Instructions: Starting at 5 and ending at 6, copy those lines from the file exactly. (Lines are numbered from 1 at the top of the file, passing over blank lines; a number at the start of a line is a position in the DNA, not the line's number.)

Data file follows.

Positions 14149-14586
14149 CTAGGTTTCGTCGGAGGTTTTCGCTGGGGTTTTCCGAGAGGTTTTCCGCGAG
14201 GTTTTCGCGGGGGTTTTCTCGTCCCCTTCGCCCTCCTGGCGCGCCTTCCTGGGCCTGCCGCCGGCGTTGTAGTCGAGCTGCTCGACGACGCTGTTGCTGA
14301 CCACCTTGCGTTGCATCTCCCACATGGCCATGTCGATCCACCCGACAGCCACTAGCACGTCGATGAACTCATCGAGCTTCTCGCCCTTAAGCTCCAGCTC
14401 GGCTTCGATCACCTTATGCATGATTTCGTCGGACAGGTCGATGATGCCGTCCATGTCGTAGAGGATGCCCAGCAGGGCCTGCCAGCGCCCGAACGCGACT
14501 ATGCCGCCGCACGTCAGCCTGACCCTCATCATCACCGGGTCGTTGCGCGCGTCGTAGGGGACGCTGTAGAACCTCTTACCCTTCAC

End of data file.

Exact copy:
14401 GGCTTCGATCACCTTATGCATGATTTCGTCGGACAGGTCGATGATGCCGTCCATGTCGTAGAGGATGCCCAGCAGGGCCTGCCAGCGCCCGAACGCGACT
14501 ATGCCGCCGCACGTCAGCCTGACCCTCATCATCACCGGGTCGTTGCGCGCGTCGTAGGGGACGCTGTAGAACCTCTTACCCTTCAC